In aggregate, a takeout reduction can have a material impact on the money returned to bettors for future wagers. If a track that handles $5 million a day were to introduce a three percent takeout reduction, bettors on that track would have an additional $150,000 in their collective pockets by the end of the day. Research suggests that a very high percentage of these additional funds would be bet back into the wagering pools as “churn.”
The concept of churn provides an opportunity to examine the complexities of tracking the impact of takeout reduction. For example, if a track operator reduces takeout by three percent in the off-track simulcast market of today, there is no guarantee that a customer will bet his or her increased winnings back into that track’s pool when there are so many other simulcast options available. Also, the types of wagers on which takeout reductions are offered may be slow in returning funds to the customer for another wager. A reduction in takeout in rolling daily doubles can be bet, won, and churned back into the wagering pools multiple times in a day, while a Pick 6 wager with a lower takeout will return money to the customer only once a day.
A further complicating factor may be the liquidity or size of the pool that the customer is betting into. A large superfecta or trifecta pool at a track with a higher takeout may be preferable for some larger bettors to a track with a smaller superfecta pool and lower takeout. Account-wagering sites with large robotic players can also complicate the takeout for a particular racing jurisdiction. Racecourses welcome the high host fee that they receive from these customers. However, if these robotic players bet successfully, their winning wagers can have an increase in the effective takeout rate for the rest of the customer base. Also, the robotic player may not churn as much of their winnings back into the pool as the average player.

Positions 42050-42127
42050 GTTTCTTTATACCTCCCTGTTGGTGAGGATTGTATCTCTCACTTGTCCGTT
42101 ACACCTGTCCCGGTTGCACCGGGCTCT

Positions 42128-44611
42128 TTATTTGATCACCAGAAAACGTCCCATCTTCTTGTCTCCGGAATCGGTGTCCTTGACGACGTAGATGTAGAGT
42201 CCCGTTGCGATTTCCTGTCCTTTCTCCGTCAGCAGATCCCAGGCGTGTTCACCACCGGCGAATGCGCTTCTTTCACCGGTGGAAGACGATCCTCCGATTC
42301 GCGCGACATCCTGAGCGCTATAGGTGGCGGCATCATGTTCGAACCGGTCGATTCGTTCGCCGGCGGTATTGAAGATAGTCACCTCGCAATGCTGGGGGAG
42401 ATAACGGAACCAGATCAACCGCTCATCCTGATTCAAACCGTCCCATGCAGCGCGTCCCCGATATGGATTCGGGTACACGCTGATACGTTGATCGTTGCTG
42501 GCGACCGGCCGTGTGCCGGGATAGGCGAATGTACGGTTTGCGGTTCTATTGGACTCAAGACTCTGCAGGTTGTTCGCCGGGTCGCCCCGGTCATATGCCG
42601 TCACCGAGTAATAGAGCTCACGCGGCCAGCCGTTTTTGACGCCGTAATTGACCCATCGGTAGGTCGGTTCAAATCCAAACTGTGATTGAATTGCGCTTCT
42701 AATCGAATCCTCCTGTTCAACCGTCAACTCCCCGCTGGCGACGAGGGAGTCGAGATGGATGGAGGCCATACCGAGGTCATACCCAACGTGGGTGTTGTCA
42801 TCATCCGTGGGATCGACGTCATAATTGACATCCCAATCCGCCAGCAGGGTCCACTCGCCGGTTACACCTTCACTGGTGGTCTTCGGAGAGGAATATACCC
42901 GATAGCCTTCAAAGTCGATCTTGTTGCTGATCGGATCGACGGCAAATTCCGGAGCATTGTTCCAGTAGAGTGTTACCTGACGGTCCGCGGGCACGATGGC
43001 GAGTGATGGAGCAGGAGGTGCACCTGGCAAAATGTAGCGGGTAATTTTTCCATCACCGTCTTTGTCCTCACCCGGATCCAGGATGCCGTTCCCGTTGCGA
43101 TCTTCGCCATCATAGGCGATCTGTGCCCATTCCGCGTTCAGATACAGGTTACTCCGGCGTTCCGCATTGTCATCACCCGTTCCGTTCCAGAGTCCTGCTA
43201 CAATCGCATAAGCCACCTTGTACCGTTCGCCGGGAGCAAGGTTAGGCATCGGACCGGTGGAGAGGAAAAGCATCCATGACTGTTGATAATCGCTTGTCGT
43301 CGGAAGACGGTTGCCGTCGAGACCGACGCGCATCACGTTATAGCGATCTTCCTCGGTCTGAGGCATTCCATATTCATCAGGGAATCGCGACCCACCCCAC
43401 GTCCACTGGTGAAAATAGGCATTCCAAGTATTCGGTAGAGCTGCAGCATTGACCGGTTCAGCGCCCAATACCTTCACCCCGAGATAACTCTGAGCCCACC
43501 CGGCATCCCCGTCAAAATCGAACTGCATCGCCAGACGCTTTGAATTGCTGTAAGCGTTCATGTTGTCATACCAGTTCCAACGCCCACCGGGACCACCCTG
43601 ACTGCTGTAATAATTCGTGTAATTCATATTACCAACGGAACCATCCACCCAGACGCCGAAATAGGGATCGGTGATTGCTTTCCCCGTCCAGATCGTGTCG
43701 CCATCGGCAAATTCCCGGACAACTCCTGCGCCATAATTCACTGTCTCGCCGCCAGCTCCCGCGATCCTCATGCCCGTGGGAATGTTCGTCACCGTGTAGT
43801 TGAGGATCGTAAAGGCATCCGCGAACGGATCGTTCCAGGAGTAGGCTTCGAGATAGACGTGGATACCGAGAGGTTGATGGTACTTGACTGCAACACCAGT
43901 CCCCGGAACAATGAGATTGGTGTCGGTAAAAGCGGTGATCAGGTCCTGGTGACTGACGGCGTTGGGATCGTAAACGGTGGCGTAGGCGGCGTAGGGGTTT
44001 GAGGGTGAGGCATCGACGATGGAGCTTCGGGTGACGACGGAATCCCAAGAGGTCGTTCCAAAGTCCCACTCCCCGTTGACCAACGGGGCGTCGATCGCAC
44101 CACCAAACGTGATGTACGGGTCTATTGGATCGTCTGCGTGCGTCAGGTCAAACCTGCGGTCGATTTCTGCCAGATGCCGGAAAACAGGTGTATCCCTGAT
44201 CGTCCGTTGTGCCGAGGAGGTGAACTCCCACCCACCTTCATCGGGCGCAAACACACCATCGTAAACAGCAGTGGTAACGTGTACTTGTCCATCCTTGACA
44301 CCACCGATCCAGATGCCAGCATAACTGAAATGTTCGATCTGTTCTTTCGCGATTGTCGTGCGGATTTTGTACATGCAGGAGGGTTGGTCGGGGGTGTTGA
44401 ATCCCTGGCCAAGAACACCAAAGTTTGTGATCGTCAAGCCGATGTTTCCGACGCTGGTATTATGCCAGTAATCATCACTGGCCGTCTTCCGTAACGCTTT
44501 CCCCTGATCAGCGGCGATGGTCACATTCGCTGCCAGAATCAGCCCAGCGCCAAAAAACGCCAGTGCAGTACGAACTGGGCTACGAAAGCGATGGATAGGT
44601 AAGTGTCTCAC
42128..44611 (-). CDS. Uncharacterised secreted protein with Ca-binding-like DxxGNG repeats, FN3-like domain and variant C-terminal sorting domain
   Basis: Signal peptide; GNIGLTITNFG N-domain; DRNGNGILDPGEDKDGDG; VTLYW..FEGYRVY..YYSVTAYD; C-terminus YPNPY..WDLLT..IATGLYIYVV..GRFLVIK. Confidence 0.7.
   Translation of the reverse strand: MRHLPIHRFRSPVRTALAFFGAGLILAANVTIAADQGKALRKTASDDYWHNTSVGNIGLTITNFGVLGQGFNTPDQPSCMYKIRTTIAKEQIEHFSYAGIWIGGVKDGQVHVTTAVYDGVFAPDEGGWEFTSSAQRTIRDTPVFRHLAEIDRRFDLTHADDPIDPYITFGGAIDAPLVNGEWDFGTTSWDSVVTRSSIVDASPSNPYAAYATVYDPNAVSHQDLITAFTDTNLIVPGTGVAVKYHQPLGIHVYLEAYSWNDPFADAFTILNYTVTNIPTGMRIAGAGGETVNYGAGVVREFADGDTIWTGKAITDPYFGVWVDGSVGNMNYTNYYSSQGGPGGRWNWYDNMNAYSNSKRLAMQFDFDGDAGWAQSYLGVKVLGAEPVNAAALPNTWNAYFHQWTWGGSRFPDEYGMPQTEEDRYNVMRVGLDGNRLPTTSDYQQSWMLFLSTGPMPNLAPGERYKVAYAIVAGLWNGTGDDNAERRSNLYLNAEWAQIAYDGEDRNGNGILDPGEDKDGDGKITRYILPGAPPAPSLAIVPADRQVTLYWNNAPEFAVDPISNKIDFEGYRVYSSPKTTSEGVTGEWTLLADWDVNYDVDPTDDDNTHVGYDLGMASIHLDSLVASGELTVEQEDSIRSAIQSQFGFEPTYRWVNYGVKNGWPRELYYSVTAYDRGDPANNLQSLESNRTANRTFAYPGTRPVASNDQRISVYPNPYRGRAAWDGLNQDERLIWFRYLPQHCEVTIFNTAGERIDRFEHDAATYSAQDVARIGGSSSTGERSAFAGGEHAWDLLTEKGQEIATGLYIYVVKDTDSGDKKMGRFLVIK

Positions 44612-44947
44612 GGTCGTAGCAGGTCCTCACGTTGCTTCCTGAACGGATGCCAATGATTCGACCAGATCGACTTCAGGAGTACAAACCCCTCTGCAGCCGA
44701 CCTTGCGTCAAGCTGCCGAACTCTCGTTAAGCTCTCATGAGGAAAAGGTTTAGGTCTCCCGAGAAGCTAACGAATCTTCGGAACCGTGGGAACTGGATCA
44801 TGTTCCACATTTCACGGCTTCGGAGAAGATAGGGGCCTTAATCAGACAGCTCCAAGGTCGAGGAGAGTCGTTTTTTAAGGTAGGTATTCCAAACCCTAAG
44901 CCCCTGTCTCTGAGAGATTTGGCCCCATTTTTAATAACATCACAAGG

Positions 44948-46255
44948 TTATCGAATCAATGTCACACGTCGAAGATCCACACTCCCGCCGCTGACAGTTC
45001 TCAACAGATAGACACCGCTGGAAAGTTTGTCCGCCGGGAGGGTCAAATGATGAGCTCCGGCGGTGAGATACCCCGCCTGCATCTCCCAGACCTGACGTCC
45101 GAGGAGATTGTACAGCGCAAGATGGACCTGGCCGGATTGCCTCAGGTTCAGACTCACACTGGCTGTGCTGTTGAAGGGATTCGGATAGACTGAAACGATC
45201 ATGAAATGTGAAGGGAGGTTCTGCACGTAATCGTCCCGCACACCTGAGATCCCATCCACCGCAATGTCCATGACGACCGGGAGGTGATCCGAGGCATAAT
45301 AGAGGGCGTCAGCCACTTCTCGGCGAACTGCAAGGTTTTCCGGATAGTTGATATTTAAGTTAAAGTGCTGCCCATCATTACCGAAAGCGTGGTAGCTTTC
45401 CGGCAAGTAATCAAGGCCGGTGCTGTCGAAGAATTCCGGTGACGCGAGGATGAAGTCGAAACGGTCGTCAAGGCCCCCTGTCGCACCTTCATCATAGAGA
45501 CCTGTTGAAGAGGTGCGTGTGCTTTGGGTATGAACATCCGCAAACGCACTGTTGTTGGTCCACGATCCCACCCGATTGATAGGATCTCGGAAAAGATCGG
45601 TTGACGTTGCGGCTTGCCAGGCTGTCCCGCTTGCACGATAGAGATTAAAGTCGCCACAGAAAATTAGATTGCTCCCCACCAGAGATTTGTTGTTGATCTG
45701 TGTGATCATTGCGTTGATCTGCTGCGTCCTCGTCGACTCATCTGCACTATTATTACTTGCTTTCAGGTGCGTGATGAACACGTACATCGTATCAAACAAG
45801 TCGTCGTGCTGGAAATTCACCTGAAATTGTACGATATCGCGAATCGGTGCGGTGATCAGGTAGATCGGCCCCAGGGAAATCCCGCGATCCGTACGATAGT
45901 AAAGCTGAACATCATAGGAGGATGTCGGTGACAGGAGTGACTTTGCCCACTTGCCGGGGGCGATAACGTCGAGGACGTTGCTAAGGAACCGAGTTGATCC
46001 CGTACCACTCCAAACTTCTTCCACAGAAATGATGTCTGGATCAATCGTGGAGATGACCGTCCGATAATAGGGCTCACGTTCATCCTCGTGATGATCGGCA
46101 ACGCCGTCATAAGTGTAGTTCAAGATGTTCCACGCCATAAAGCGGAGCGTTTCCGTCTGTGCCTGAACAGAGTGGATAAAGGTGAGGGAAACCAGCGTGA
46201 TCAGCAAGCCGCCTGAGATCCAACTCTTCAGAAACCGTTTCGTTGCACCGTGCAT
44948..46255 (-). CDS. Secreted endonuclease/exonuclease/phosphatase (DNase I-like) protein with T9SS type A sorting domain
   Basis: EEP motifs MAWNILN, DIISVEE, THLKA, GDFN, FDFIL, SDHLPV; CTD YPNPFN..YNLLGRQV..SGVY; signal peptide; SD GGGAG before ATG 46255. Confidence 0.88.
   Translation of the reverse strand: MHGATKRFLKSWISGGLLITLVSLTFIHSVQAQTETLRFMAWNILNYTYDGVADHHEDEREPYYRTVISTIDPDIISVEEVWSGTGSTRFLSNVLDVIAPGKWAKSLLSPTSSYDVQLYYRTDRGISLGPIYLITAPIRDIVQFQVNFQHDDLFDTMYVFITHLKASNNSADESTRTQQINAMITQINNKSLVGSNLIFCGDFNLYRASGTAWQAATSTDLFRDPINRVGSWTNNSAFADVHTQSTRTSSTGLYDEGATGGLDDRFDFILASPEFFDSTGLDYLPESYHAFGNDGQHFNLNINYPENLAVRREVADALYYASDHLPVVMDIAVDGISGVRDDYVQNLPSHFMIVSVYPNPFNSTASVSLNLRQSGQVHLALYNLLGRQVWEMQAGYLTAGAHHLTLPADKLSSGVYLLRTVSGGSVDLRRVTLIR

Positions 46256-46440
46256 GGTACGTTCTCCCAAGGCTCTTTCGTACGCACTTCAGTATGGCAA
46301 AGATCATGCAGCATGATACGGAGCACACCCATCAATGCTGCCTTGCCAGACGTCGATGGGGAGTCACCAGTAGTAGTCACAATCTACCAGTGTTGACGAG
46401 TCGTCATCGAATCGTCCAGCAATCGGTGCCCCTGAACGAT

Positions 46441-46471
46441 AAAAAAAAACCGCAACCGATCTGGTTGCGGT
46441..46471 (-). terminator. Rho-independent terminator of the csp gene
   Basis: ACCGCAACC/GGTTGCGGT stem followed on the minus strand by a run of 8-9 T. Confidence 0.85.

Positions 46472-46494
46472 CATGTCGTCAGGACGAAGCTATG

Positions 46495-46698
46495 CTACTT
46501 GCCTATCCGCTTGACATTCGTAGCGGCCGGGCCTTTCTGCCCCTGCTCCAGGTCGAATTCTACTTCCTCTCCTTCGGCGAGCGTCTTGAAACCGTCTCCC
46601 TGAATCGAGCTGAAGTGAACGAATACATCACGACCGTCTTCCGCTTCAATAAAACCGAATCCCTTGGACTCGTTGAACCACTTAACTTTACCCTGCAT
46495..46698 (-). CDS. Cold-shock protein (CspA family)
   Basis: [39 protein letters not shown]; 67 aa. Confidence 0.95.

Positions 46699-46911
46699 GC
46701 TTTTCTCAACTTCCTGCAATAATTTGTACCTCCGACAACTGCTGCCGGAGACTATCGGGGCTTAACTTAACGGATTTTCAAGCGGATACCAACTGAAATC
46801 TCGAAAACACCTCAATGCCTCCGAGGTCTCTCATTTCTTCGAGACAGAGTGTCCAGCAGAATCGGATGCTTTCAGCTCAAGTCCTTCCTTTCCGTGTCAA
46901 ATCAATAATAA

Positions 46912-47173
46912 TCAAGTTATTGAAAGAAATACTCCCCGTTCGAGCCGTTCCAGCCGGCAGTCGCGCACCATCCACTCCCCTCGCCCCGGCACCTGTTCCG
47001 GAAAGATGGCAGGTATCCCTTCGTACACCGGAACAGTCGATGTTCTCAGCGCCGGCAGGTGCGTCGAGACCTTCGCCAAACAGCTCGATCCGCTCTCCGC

Why examine takeout rate issues? How does the topic relate to our goals at Thoroughbred Racing Commentary? This site was developed to promote best practices in Thoroughbred racing around the globe. On takeout, our plan is to contact experts on wagering activity and racing executives in racing jurisdictions worldwide to study this issue in detail with current data and relevant comparisons. I would also invite any readers to make suggestions on related issues that we should consider. The goal will be to develop action plans that can be proposed for implementation in individual racing jurisdictions. The long-term hope is that our coverage of this issue will help industry leaders understand the economic benefits of a more competitive, lower takeout rate.
The articulation of takeout as presented here only scratches the surface and this piece is meant to be TRC’s introduction to the topic. Many other factors such as track “breakage,” fractional bets, field size, rebates, and bet types will have to be considered as well.
Once we have a better understanding of how one should proceed in implementing an effective takeout program, we need to study further how those takeout funds are distributed. This is an issue of increasing revenue for racing’s participants at every level. The proper distribution of takeout to racecourses, bet takers, purses, breeders, and government has a major impact on the financial well-being of the industry, and the perils of ignoring the issue are grave.